The results of landslide-tsunami propagation over different bathymetries showed that shoaling on beaches follows either Green's law or the Boussinesq's adiabatic approximation up to wave breaking with an error of -7% to +10% for cnoidal and solitary waves. The results were then analysed with an Artificial Neural Network (ANN) and a regression analysis to find the transformed wave characteristics downwave of the investigated bathymetries with the first showing better performance. In addition, the combined effects of the water body geometry and bathymetry were studied revealing that relations derived for a 2D geometry result in under-predictions of the wave characteristics for deep-water waves while they are more appropriate for shallow-water when θ>0°.

The 2014 Lake Askja case, Iceland, was used to validate and define a prediction procedure to calculate the wave characteristics for a real case with variable geometry and bathymetry. The derived semi-theoretical equations resulted in an error of 10% for the wave height and 1.5% for the amplitude when compared with the detailed numerical simulations of Gylfadóttir et al. (2017). This is under the condition that only the effect of the water body geometry is relevant. When both the effect of the water body geometry and bathymetry are relevant then additional prediction methods were employed with the ANN resulting in the best performance with errors of 23.4% and 1.0% for the wave height and amplitude, respectively. Note that the lower agreement found when combining the two effects can be attributed to non-linear superposition effects which are highly dependent on the wave type.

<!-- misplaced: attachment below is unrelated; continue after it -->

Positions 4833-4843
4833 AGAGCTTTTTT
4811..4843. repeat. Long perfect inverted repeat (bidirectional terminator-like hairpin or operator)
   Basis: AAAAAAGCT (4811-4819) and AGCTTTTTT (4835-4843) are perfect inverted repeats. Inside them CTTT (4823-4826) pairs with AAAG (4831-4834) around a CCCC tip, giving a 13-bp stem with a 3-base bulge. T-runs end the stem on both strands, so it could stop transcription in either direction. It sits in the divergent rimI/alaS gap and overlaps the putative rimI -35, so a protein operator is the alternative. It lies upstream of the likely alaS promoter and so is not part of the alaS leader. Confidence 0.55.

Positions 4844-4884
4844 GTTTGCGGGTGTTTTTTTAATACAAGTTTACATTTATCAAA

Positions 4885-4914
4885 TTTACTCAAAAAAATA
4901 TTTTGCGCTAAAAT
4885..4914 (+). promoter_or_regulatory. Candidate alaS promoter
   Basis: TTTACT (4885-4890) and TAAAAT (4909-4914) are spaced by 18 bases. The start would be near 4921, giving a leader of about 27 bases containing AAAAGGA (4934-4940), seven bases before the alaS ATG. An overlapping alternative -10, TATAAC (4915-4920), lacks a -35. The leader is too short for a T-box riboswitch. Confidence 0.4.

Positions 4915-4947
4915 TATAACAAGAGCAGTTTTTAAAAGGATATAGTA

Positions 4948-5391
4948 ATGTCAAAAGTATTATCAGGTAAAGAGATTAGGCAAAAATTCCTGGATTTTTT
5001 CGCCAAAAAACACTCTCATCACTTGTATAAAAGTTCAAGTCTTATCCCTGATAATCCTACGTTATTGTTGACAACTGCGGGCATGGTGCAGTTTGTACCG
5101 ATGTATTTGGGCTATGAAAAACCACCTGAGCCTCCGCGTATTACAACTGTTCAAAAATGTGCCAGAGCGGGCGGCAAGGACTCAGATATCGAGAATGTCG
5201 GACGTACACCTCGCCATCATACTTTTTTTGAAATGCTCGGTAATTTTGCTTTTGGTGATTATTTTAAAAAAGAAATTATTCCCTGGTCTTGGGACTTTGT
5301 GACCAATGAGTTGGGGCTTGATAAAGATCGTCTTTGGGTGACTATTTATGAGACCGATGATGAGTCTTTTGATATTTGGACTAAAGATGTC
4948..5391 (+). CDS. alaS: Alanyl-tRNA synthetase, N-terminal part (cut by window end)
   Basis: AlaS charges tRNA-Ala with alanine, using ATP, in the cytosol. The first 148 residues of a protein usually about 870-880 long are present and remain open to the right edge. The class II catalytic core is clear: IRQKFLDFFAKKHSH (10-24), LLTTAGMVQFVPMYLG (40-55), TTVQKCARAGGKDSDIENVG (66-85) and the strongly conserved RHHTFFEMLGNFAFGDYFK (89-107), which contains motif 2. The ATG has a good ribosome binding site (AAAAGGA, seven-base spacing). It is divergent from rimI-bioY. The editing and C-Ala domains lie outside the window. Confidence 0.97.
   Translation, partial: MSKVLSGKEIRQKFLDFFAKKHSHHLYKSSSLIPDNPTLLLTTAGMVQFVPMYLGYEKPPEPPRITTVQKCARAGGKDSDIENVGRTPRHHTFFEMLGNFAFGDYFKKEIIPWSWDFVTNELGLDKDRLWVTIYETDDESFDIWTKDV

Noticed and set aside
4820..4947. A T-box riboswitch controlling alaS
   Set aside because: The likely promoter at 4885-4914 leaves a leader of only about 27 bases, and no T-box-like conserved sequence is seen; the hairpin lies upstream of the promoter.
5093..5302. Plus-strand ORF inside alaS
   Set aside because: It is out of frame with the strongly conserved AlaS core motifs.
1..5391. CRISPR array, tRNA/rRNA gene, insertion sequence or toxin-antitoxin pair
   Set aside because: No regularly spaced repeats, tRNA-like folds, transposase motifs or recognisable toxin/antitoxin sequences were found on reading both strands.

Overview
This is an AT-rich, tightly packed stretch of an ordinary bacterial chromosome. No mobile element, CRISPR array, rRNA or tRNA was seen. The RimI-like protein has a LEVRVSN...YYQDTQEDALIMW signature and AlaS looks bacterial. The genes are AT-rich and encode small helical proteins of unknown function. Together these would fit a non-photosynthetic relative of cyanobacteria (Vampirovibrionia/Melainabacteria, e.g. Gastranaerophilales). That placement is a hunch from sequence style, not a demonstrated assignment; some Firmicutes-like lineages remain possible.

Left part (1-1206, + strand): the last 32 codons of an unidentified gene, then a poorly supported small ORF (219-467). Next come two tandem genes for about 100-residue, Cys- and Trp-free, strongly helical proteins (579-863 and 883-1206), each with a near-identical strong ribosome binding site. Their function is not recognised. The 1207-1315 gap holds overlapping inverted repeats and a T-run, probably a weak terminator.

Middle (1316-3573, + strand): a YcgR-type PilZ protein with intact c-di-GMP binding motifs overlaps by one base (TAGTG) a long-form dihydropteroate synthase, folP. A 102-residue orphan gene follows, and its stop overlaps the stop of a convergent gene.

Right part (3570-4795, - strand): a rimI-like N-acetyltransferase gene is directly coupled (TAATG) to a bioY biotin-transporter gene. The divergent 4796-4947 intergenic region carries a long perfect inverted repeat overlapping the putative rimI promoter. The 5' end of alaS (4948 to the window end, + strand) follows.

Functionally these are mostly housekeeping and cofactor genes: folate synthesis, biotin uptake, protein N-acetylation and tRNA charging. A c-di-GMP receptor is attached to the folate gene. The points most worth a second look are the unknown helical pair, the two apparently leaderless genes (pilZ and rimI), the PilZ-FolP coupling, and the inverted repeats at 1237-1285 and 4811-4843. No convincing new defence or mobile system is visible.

The findings herein are expected to significantly improve the reliability of preliminary landslide-tsunami hazard assessment in water body geometries between 2D and 3D and with variable bathymetries. However, the combined effect showed that the water body geometry and bathymetry play an important role. Therefore, future developments should investigate this combined effect for both idealised and real cases using numerical simulations and laboratory experiments. Also, the impact on defense structures and buildings should be investigated by using inundation models to improve design equations to mitigate future risks.

Item Type: Thesis (University of Nottingham only) (PhD)
Supervisors: Heller, Valentin
Briganti, Riccardo
Keywords: Landslide-tsunamis, Hazard assessment methods, Wave characteristics, Water body geometries, SWASH, Artificial Neural Network, ANN
Subjects: G Geography. Anthropology. Recreation > GC Oceanography
Faculties/Schools: UK Campuses > Faculty of Engineering > Department of Civil Engineering
Item ID: 63932
Depositing User: Ruffini, Gioele
Date Deposited: 12 Jan 2021 15:22
Last Modified: 12 Jan 2021 15:22